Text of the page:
- Each person writes down:
- How they think they could help the other person,
- How they think the other person could help them.
The hypothetical example of a manager and secretary will make this clearer.
Things I, manager, could do to help you
- Let you know where I am going when I leave the office.
- Stop giving long urgent tasks after 4pm.
Things you, secretary, could do to help me:
- Tell me what you need from me so you can give me the best help.
- Help me be more organized in my work.
Things I, secretary, could do to help you:
- Talk to other secretaries on site to see if they have good admin. ideas we could use.
- Filter your emails, deal with routine ones.
Things you, manager, could do to help me:
- Listen to me when I am overloaded.
- Help me understand your priories.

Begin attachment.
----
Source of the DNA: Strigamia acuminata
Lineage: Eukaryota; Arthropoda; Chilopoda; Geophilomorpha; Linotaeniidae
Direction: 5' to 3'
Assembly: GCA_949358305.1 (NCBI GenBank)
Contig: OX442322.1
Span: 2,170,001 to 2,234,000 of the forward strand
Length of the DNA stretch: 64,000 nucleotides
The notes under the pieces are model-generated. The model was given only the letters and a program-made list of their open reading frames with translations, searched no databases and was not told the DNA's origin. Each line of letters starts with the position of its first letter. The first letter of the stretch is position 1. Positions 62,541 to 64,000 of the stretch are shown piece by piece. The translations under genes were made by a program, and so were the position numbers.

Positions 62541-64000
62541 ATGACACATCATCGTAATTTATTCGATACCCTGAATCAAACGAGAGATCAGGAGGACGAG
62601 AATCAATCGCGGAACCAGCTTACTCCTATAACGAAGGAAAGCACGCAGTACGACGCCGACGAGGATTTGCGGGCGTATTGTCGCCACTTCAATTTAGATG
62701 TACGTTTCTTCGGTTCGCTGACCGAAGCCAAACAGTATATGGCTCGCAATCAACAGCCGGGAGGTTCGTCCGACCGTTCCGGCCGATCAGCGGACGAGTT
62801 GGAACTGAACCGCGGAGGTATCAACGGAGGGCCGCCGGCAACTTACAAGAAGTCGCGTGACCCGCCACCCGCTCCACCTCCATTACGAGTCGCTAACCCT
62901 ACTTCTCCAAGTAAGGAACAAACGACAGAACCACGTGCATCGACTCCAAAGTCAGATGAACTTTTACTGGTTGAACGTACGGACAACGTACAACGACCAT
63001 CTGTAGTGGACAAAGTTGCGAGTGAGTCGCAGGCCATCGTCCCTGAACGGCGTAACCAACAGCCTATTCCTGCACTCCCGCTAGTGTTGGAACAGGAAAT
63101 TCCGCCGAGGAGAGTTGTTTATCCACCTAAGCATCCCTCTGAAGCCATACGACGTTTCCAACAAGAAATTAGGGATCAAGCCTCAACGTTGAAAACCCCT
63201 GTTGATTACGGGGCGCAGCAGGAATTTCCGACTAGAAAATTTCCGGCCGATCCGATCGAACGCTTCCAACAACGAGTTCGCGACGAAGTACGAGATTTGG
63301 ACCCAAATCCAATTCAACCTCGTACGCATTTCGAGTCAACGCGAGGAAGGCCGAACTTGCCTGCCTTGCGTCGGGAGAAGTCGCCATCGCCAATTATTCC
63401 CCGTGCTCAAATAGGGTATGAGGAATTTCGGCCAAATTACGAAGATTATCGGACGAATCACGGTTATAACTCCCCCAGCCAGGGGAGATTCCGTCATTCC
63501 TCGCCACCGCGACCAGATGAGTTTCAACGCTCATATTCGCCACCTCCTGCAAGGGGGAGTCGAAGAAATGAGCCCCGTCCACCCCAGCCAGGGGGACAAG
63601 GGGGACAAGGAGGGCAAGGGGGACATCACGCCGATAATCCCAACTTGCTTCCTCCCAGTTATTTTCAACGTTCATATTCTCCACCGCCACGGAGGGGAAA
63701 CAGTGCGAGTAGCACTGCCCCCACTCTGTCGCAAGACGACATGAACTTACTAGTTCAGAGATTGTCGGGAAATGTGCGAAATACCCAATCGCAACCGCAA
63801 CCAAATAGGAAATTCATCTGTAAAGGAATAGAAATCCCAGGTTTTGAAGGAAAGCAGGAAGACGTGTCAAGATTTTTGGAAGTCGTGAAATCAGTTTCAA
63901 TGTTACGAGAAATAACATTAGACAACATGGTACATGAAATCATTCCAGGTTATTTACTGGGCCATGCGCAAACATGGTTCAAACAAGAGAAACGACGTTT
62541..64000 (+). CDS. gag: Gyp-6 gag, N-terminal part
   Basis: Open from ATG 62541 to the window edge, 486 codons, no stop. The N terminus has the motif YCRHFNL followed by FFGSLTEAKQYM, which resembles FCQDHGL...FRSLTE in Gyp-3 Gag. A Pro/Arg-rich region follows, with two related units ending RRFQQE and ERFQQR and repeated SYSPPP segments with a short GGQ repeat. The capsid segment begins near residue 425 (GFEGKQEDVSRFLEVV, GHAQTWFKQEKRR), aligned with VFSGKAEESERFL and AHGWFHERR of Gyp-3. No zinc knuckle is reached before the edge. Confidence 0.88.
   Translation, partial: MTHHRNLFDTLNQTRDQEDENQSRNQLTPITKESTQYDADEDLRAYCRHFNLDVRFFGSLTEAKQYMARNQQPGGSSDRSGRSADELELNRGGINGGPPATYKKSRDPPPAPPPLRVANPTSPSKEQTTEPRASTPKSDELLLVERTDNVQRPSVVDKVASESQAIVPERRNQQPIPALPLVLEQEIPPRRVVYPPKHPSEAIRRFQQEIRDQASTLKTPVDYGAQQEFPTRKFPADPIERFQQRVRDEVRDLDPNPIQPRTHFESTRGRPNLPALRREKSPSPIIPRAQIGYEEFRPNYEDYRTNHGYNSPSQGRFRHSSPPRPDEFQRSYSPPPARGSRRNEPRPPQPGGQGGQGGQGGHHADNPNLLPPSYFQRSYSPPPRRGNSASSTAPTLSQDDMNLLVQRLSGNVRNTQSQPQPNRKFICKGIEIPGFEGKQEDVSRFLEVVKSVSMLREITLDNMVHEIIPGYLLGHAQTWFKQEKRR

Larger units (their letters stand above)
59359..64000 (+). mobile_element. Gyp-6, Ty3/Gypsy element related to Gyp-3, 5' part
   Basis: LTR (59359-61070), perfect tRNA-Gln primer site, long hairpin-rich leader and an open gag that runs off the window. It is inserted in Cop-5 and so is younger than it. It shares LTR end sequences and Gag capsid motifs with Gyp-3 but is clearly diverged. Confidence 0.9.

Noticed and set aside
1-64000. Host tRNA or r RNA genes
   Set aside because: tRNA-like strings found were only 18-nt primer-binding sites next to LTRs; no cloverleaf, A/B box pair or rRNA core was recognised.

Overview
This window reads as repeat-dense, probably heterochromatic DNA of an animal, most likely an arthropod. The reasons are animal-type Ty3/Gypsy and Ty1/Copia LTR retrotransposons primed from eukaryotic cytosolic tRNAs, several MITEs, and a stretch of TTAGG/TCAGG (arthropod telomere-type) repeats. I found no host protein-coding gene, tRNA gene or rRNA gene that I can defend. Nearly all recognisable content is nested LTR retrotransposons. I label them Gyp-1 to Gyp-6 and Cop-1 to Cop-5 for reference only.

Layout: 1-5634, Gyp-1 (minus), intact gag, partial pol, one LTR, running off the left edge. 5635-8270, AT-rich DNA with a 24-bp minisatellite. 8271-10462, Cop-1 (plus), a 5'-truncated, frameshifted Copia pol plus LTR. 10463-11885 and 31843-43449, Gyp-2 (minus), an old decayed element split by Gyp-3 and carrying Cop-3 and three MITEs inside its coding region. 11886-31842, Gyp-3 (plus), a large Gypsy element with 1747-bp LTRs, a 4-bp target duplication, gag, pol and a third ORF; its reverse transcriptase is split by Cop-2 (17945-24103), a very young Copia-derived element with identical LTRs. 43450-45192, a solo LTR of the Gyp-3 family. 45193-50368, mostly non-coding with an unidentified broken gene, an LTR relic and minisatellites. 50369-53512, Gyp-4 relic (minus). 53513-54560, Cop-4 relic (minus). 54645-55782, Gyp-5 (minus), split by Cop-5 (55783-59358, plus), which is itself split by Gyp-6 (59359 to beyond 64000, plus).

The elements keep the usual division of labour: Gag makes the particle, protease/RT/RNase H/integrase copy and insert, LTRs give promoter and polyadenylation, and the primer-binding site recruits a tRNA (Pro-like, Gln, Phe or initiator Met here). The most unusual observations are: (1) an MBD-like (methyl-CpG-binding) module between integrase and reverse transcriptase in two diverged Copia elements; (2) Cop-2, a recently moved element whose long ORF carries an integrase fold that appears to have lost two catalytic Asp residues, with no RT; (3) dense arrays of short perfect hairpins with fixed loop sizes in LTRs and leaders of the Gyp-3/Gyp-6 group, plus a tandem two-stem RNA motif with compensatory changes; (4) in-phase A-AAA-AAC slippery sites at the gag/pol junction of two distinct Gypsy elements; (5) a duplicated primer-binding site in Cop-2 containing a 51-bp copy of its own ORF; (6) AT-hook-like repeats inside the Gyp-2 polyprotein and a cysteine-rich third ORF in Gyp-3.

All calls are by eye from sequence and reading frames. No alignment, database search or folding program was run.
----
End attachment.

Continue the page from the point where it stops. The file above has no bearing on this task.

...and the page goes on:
The people decide what to do.
A person may say:
- “Of course I will do as you ask”. This would be sensible if the request is easy and gives an immediate benefit.
- “I can’t do that because…” . The request might violate your values, by being (say) unethical, or it might be politically unacceptable, or take too much time.
- “I would be prepared to meet your request if you would help me with this one of mine”. The request might demand work or a change of attitude. You would both win eventually.
It helps people to follow through with their decisions if they record and preferably display their agreements.
Play the negotiation straight. If you use tactics or manipulation, then people will not use the method again. They will also become suspicious of all the management techniques you use.
Make your requests small, clear and doable. It is more useful to ask someone to say “Hello” in the morning than to “Be more considerate”.